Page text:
By Mike Nixon, President
As president of a successful and growing hotel company, my deep thoughts are generally centered around the idea of hospitality and servant leadership – welcoming people into our homes.
My oldest son asked me one day how what I do for a living makes a difference in the world.
He said: “Dad, you’re just making money … you’re not making a difference. This is what’s wrong with America.”
Number One: He was wrong. I enjoy wholeheartedly what I do. I do make a difference.
That is evidenced in the fact that a former housekeeper who hasn’t worked for me in 20 years stays in touch with me regularly to update me on what’s going on in her life. If that employee was missing something in her life and I filled that for her, that’s hospitality. Maybe I’m the father she never had, and she’s sharing her accomplishments with me. That’s pretty special.
I’ll hear from others who say, “You gave me a chance when I didn’t have any experience. I became what I am today because of that chance.”
That’s just on the employee side.
On the guest side, we’re doing this daily with people we don’t even know … with complete strangers.
This is the spirit I want to instill in everyone who works with me at Innisfree.
Often, what we do is not tangible. It’s spiritual, I guess, for lack of a better word. It becomes almost ethereal, because we’re providing experiences that change lives. If we keep that first and foremost, the rest of it usually flows.
I do know that hospitality is not for everyone. Not everyone has that same drive, and what they need to do is to build an engine, or balance somebody’s financial statement, or put a building together – and there are jobs for those people.
Their lives are affected by the hospitality folks. There’s a place for everybody.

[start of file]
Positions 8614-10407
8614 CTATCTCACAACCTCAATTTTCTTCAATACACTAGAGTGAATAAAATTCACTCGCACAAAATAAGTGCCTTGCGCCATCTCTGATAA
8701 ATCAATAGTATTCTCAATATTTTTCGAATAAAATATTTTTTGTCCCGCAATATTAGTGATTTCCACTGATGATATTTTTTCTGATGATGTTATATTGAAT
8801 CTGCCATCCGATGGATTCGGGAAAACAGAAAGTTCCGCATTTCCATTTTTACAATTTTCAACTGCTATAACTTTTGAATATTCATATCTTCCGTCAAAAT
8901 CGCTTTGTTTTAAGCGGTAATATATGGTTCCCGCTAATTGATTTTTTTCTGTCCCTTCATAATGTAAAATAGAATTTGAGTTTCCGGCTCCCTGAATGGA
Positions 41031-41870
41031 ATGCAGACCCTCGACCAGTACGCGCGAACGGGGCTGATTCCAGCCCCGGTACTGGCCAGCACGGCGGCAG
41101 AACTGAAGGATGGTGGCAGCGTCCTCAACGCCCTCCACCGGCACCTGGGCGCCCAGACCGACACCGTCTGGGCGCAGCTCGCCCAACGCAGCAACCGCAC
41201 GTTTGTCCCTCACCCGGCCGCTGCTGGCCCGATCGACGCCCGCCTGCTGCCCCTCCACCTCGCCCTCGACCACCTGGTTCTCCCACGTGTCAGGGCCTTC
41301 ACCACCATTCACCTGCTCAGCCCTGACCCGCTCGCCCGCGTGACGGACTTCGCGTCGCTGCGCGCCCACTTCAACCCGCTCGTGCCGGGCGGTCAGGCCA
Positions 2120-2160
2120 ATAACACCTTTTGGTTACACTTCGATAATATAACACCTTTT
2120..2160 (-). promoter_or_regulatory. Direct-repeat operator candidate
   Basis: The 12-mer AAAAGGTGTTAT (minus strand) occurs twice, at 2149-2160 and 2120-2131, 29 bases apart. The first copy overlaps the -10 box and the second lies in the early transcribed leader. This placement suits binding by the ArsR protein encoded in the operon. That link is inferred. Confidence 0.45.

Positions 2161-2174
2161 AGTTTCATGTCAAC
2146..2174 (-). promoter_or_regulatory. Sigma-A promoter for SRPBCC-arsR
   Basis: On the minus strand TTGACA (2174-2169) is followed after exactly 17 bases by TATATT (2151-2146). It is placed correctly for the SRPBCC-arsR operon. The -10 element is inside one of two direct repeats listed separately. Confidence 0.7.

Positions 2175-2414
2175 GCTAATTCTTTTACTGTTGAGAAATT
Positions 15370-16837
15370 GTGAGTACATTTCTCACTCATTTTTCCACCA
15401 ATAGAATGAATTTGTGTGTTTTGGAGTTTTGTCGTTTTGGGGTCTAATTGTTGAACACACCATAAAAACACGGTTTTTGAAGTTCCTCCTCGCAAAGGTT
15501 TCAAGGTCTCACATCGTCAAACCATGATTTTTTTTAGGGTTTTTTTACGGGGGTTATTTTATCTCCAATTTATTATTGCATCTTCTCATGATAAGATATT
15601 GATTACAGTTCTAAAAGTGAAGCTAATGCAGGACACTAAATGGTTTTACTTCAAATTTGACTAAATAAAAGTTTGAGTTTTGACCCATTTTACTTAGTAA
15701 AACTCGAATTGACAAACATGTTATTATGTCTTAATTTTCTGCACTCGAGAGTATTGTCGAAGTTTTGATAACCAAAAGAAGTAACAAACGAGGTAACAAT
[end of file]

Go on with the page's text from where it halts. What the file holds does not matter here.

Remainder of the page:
Hospitality is more of a vocation than an occupation. You are called to do it.
I say that because nobody in their right mind would work for what might be considered substandard pay, 24 hours a day, 7 days a week, 365 days a year.
Even Walmart closes twice a year. But we don’t. Every other business on the planet closes, except us.
So who do we hire? It’s somebody who brings that spirit with them, not necessarily someone with experience. It’s someone who believes all people are good and deserve to be treated like human beings. If we can get that, lots of those other skills are really easy to teach.
In general, we’re doing basic math. We’re doing very simple writing. We’re saying please and thank you. In the hospitality industry, the skills we require for completion of tasks are really quite basic.
Yet, those people skills so often are things you really can’t teach. We have to figure out really early on if employees possess these skills or not.
There are different management styles. One you will often see is management by fear and intimidation. We don’t want managers like that. It’s a very effective style by which businesses can be highly profitable, but we don’t condone it.
We want our managers to lead with nurturing and collaboration, encouragement and coaching. We want all of our managers to be like that. Not most of them, but all.
I bet you didn’t know that most of the corporate leaders at Innisfree are not formally educated in the field of hospitality.
For me, working in hotels paid for college. When I got to the point that I was graduating from school (with a degree in Russian, married with one small child and another on the way) I could have used my degree to go work for the CIA or any other governmental agency.
Or, I could stay in the hotel business.
As a 22-year-old, was I going to abandon my degree, the four years I put in, and not use it? You bet I was. The calling to serve in hospitality was much greater than any loss I might have felt.
I have very few regrets to this day. I don’t dwell on it, and I have enjoyed using my degree speaking Russian with employees and guests.
(There’s great shock value, and it’s a pretty good party trick.)
Bottom line: Hospitality is a calling. If you feel called to the industry, Innisfree Hotels may be the place for you.
– As told to Ashley Kahn Salley, Lead Storyteller